Lessons learned the hard way, refusing to listen or just bad advice
Ed Canning Oct 23, 2014
Litigious means “ fond of engaging in law suits”. The truth is, most lawyers are more fond of settling law suits than going to court. A clear and firm result rather than the vagaries of the court room are almost always best for everyone. Sometimes clients don’t agree.
In 2003, a man we will call Ryan began working at a call centre in British Columbia. He was well liked and respected and three years later he received his second promotion to that of Client Services Manager. He signed a contract that said if he was ever terminated he would receive only the payments and entitlements required by the Employment Standards Act and nothing more.
Four years later he was promoted to “Senior Manager, Client Services”. When he received that promotion, he was not asked to sign a new contract.
Eventually, the original office Ryan started in closed down and he began working out of his home in Canada but spending much of his time for a client at their American offices. The client and the company wanted to transfer Ryan but the American government would not recognize his same sex partner as a spouse and therefore his partner could not get a visa. Everyone was disappointed.
The company put off the necessity of making a change as long as it could but eventually Ryan’s boss told him on June 16th, 2011, that they were posting his position to find a replacement since he could not move to the United States and the client was pressing them. On June 20th, the boss told Ryan’s co-workers that his position was being posted. She had already told Ryan that she was doing this because she didn’t want anyone to think that he was being terminated for cause or had done anything other than an outstanding job.
Ryan started to interview for another position within the organization but before he scheduled the second interview the employer, with the right hand not knowing what the left hand was doing, terminated him.
Ryan sued and claimed that the 2006 contract was not enforceable because his job had changed significantly since he had agreed to limit himself to the Employment Standards Act minimums if he was ever terminated and the old contract should not apply. He also claimed punitive damages because the employer had told 13 co-workers three weeks before his termination that he was out of a job and that they had cruelly terminated him before he could schedule a second interview for another job in the company.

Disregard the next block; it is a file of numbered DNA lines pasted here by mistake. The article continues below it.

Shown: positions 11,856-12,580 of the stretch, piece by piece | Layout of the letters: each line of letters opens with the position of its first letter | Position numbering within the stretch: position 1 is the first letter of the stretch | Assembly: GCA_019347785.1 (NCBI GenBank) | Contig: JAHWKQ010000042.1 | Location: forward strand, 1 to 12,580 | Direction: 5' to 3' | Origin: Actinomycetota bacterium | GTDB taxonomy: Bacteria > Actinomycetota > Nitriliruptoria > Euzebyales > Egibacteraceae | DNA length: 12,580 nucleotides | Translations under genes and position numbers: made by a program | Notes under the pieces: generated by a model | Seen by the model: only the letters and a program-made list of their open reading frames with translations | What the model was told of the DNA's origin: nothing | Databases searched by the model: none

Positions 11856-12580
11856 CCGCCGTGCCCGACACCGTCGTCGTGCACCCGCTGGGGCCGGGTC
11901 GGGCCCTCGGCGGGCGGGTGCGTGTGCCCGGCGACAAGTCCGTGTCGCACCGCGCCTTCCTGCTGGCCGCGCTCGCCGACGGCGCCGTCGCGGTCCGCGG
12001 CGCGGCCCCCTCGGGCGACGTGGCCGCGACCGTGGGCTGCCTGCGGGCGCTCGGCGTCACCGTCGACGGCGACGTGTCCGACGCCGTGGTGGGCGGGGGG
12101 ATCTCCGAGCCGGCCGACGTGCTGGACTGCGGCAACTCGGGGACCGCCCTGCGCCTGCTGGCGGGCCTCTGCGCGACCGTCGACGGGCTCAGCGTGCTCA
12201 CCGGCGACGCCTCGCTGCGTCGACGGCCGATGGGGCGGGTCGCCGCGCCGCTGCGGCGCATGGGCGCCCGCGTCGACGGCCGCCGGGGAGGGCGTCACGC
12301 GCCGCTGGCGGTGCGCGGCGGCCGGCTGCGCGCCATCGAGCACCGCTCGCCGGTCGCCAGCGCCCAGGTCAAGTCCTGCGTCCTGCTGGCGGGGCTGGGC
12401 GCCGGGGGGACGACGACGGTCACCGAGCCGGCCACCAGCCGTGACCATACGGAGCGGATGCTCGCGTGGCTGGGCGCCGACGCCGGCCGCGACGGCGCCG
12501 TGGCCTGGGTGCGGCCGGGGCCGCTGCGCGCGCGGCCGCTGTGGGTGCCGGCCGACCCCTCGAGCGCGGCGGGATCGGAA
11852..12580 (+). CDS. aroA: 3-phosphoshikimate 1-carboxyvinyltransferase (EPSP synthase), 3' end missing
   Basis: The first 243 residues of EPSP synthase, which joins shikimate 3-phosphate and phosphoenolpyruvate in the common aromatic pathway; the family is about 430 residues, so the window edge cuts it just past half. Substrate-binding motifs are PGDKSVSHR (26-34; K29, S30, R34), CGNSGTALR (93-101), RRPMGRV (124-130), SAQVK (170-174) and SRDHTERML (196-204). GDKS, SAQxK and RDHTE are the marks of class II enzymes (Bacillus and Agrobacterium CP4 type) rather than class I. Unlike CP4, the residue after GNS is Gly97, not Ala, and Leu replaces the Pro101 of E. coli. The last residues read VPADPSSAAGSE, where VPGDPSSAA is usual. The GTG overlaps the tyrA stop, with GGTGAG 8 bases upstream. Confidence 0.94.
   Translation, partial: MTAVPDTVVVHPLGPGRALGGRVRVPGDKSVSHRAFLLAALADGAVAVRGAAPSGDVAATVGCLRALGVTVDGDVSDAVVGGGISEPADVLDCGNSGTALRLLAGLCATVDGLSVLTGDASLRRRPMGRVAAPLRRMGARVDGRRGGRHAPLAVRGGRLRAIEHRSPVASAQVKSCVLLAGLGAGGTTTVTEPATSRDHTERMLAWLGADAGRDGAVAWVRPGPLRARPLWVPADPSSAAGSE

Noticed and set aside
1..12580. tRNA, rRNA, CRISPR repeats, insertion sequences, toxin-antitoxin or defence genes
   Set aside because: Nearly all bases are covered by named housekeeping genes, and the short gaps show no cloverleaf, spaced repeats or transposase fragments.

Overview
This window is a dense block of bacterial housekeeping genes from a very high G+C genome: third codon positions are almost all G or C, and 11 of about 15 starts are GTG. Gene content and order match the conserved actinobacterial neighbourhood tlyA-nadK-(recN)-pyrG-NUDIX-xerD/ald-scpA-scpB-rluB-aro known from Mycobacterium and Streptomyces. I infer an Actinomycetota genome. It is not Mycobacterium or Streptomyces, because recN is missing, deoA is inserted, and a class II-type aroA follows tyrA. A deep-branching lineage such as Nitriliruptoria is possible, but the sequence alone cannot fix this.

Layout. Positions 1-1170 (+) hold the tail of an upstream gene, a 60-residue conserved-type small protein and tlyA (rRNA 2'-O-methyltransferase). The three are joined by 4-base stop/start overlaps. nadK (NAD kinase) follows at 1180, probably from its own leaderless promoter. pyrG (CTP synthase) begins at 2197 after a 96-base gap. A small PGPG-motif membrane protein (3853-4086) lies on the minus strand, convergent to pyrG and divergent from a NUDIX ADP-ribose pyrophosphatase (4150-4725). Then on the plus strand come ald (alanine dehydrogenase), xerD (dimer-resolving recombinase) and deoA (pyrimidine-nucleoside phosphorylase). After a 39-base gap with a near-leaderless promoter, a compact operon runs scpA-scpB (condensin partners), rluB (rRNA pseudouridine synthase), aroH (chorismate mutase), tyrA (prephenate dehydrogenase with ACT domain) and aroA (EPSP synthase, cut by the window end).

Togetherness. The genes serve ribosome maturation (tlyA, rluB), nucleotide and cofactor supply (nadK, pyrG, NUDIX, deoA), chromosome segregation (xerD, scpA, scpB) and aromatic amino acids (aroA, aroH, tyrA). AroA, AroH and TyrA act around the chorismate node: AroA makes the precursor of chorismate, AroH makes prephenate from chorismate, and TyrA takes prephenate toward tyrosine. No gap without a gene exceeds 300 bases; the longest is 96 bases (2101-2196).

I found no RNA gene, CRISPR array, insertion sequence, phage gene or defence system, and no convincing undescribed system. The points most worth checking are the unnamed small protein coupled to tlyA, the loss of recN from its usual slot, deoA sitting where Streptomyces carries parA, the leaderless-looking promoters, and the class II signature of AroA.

There is case law indicating that if you sign a contract limiting yourself to a certain amount of pay in lieu of notice at the time of termination but then are terminated from a vastly different job, it may not be enforceable.
In Ryan’s case, he went from manager to senior manager. His salary increased about $20,000 a year and his portfolio doubled with respect to his budgetary responsibilities. He was in charge of more clients and his travel increased. Ultimately, the court found that the changes to Ryan’s responsibilities were not fundamental. They were a natural progression in the terms of employment. The contract itself said that it would apply regardless of any changes to the employee’s position after signing it. The court found that Ryan’s contract was enforceable notwithstanding that he had been promoted after signing it and then turned its mind to the punitive damages issue. It turns out that Ryan had chosen not to respond to the call for a second interview and could have done so promptly and avoided the whole termination. The manager’s decision to share what was happening with other employees was to protect Ryan not to hurt him. No punitive damages were awarded.
Sometimes when I read cases like Ryan I wonder whether the lawyer was giving bad advice or the client refused to listen. Ryan’s loss was not in any way surprising or unpredictable. Ryan paid for his lawyer and the employer’s lawyer. If he learned any lesson from this he learned it in a very hard way.
As published in The Hamilton Spectator, April 7, 2014